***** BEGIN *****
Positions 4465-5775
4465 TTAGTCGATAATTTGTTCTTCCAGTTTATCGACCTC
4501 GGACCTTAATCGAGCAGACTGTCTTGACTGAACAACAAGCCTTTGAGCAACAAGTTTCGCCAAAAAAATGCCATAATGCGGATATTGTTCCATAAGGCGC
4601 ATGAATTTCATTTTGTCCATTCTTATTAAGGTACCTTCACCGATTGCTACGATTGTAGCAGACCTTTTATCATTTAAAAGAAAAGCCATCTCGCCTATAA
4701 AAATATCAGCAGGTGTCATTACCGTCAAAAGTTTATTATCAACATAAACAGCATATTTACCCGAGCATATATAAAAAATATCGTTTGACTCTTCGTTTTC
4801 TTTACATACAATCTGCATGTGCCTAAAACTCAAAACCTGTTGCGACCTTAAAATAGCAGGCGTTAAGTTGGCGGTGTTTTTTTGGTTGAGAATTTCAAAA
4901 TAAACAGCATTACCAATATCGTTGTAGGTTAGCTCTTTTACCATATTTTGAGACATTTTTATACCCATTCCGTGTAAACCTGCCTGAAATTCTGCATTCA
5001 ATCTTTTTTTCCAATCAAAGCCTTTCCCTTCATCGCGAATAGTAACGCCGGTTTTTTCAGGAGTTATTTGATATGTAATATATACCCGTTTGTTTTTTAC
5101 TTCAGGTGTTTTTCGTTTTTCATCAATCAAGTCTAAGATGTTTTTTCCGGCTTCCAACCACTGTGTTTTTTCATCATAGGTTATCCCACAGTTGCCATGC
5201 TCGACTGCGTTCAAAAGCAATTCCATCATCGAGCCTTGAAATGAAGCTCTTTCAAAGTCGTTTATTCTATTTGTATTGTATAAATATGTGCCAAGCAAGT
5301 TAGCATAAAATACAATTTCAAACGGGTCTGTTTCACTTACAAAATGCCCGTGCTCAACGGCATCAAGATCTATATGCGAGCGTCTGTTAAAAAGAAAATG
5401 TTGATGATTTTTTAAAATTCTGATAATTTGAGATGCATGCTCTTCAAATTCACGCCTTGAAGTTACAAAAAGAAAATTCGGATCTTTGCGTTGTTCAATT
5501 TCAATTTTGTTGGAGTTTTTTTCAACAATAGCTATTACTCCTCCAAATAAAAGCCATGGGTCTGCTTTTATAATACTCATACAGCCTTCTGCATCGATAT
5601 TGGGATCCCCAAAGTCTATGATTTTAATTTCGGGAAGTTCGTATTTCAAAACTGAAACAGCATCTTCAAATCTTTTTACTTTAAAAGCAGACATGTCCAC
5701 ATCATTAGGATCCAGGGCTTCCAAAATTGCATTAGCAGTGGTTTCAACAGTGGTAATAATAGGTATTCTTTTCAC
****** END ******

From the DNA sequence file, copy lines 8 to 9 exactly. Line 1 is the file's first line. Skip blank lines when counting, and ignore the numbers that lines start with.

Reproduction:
5001 ATCTTTTTTTCCAATCAAAGCCTTTCCCTTCATCGCGAATAGTAACGCCGGTTTTTTCAGGAGTTATTTGATATGTAATATATACCCGTTTGTTTTTTAC
5101 TTCAGGTGTTTTTCGTTTTTCATCAATCAAGTCTAAGATGTTTTTTCCGGCTTCCAACCACTGTGTTTTTTCATCATAGGTTATCCCACAGTTGCCATGC